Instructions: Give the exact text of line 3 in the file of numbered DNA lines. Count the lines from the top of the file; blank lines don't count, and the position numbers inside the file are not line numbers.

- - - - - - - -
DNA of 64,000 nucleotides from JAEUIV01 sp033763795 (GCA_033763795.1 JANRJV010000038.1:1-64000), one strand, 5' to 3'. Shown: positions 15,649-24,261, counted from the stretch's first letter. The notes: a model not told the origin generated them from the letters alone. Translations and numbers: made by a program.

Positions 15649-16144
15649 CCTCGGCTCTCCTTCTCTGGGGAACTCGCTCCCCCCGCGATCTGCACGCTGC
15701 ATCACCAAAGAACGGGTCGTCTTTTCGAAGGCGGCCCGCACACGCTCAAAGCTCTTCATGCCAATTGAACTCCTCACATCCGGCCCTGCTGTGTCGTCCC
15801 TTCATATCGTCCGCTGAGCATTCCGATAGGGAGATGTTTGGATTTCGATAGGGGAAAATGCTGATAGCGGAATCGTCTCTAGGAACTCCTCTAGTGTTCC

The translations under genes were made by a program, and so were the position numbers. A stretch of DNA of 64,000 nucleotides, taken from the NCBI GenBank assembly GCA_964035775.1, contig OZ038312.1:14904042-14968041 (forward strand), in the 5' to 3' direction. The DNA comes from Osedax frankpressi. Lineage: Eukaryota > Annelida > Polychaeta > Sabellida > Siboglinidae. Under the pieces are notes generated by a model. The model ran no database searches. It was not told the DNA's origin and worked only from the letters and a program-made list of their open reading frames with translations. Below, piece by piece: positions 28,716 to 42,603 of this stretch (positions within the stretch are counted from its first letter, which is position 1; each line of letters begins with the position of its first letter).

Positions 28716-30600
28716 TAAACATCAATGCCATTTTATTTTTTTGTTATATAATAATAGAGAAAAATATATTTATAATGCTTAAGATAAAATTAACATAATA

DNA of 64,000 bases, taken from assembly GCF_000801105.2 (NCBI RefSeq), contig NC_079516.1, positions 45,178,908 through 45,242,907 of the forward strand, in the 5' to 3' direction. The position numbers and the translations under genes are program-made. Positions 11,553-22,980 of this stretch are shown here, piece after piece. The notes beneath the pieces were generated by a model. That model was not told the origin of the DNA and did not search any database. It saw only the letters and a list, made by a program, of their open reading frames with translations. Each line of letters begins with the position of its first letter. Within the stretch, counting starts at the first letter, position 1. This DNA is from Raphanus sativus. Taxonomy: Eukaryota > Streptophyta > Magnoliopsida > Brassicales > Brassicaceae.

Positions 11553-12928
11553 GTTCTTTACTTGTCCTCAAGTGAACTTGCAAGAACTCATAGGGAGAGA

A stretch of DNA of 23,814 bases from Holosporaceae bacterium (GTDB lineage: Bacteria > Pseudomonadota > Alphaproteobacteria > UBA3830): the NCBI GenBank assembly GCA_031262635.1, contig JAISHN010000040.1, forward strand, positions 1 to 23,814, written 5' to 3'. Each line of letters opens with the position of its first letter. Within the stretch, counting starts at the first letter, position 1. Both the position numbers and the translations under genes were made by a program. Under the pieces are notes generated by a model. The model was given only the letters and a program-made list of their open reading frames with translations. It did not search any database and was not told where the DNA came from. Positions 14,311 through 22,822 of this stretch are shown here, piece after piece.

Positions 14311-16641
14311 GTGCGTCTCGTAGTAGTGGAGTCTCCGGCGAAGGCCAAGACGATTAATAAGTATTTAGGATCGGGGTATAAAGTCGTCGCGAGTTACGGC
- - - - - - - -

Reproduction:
15649 CCTCGGCTCTCCTTCTCTGGGGAACTCGCTCCCCCCGCGATCTGCACGCTGC